With 5G rearing its head and the Internet of Things going from strength-to-strength, everything in the world is becoming connected. Thanks to 5G, in the not too distant future, high-speed connectivity will be available for all… except where it isn’t.
A 5G IoT utopia
5G promises mobile communications with speeds equalling, and in many cases, surpassing those achieved by home broadband. As well as the obvious benefits for mobile users, high-speed connectivity and increased availability will also benefit the IoT, allowing more devices to send and receive more data.
While this sounds like a data utopia, 5G may not have all the answers where the IoT is concerned. For example, what about connectivity between cities and across borders? In this article, we look at what’s needed for truly ubiquitous global IoT coverage and filling the gaps between coverage hotspots.
Smart cities and connectivity bubbles
The need for 5G is largely driven by the move towards smart cities. In a truly smart city, all things are connected. This means cars will have an intelligent dialogue with traffic systems, home appliances will communicate with utility suppliers, garbage trucks will communicate directly with waste bins and so on. In order for this to happen, a lot of bandwidth needs to be made available, which is where 5G comes in. Offering a theoretical download speed of 10,000 Mbps as well as ultra-low latency, 5G has everything a smart city needs in terms of connectivity.
It would appear that for all of the reasons above, 5G has the Internet of Things sewn up, and for those within the urban sprawl, to some degree, it does. However, for those operating outside the urban bubble, across borders or in territories where 3G is still yet to be properly implemented, it’s not so simple. For much of the world, 5G will be out of reach for several years.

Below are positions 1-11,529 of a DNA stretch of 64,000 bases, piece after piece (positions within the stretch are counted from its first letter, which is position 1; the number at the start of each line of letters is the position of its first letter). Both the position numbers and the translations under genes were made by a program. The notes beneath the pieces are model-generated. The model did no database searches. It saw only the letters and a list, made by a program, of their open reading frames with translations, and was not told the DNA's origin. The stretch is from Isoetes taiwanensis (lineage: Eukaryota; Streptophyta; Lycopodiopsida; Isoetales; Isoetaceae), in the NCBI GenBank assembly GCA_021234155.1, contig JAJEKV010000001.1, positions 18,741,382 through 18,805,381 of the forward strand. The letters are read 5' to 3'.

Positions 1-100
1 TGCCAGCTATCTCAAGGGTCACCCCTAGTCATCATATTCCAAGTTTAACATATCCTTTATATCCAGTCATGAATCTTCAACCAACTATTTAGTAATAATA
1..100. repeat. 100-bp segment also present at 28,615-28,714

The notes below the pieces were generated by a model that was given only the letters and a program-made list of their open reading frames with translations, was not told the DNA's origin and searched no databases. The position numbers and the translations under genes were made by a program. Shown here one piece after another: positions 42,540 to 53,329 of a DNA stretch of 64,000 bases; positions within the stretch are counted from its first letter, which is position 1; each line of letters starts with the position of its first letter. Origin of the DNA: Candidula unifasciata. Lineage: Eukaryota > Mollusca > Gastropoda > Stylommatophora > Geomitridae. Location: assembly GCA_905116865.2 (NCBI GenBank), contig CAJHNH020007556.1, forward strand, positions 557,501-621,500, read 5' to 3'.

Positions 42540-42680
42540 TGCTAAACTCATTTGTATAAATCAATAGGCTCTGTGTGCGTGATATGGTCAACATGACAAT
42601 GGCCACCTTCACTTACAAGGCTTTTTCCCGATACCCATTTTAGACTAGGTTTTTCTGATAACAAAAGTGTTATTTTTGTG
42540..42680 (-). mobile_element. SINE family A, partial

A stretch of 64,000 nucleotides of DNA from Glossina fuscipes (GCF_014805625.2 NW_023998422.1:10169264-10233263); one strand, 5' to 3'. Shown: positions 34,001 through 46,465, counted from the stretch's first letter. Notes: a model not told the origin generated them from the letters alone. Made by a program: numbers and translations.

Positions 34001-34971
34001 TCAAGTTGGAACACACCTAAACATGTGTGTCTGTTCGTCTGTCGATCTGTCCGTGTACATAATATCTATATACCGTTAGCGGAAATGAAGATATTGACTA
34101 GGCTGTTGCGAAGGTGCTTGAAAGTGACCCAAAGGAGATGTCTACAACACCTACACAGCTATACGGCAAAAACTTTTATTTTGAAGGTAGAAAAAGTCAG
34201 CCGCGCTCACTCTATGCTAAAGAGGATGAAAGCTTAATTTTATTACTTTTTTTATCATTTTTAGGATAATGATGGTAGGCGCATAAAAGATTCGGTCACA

Don’t carry all your IoT eggs in one basket
In terms of connectivity, given the pace of change in the industry, carrying all of your eggs in one basket could be incredibly short-sighted. Simply put: if your IoT solution relies on only one method of connectivity, it will only work in places where that connectivity exists. In the short-term, 5G connectivity will fit into the same category as LoRa and SigFox – i.e. connectivity will only exist in bubbles. If your devices need to operate outside of the bubble they will need another connectivity option.
Outside the connectivity bubble
For businesses that need to operate outside of a connectivity bubble, other options have to be considered. The most common option for operating outside these bubbles is 4G/LTE. With a roaming data agreement, devices will still be able to operate outside the limitations of a 5G, SigFox or LoRa network. Many network operators are able to offer international roaming data contacts that will allow a device to operate in several different countries, however, this comes with a significant and sometimes unpredictable cost and may still not have quite the coverage needed by the business.